A Greener Way of Living, at Home and Abroad
Recycling seems to be a part of everyday life for most Europeans. I saw large recycling bins along the roads in Spain, France, Germany and Austria. All of the containers I saw required people to separate their trash (i.e. glass, paper, cans, etc.). Interestingly the university in Spain where the conference I attended was held did not have any recycling trash bins located on the campus, at least not any I could easily find. In contrast, at the Mariastern Abbey outside Hohenweiler, Austria, they provided a trash can for “Biomüll” which is organic waste like fruit and veggie waste.
Recycling seems to be a natural part of everyday life over here. People separate their trash and even walk or drive to large bins to drop it off. According to the European Environment Agency, Austria, Germany and Belgium recycled the greatest amount of waste in Europe in 2010. Austria recycles 63%, Germany (62%), and Belgium (58%). Close behind are the Netherlands (51%) and Switzerland (51%). Approximately 35% of municipal waste in Europe was recycled in 2010, which represents a great improvement from 2001 when only 23% was recycled. The EU-mandated target is for 50% of household waste to be recycled by 2020.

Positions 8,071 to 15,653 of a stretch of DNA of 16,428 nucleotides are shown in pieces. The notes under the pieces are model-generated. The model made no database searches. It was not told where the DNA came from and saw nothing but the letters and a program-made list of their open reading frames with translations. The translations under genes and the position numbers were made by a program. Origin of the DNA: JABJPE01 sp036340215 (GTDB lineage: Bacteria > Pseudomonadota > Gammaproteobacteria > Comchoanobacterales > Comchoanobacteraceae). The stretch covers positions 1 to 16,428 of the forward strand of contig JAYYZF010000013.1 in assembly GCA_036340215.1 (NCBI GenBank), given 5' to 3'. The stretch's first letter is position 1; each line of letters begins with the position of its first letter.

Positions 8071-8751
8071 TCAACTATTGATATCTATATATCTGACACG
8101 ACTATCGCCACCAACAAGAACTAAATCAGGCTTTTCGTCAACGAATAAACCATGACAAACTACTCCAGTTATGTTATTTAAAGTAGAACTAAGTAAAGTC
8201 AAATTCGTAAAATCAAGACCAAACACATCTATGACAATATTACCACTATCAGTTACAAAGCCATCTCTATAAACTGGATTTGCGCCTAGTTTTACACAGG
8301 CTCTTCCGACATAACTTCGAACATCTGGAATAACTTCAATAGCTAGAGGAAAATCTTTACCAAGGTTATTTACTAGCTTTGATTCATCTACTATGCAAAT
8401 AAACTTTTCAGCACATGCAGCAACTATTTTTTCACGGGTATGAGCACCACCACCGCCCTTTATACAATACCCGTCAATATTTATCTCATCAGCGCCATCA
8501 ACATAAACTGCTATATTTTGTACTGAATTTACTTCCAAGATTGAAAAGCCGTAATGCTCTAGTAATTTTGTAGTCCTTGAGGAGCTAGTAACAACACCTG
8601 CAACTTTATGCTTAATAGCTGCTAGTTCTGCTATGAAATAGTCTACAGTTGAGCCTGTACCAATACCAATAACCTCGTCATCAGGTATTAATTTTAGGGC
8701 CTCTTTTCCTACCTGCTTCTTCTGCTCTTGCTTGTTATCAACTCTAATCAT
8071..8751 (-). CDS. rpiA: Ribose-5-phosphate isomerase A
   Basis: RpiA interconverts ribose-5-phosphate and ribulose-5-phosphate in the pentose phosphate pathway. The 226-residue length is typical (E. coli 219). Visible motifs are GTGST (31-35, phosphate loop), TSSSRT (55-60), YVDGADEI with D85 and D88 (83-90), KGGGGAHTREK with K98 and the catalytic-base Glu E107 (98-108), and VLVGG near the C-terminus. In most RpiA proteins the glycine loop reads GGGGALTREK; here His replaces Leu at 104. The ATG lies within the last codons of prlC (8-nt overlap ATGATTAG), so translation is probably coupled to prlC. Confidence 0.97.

In the U.S. the recycling rate is also showing improvement. In 2011, we generated about 250 million tons of trash and recycled and composted 34.7%, which is an improvement from 2000 when our recycling rate was 24.5%. Many cities, like Athens, Georgia, have moved to single-stream recycling to increase the recycling rate. People can put all types of recyclables into one container. It seems to be working.
There are many ways to look at recycling and how we can encourage people to reduce waste and recycle things they no longer need. One solution doesn’t work in all countries. We need to develop policies and initiatives designed with the people who live in that country in mind. I think the key is to encourage people to “rethink” how they manage waste. Check out tips for reducing, reusing, and recycling on the UGA College of Family and Consumer Sciences Cooperative Extension webpage.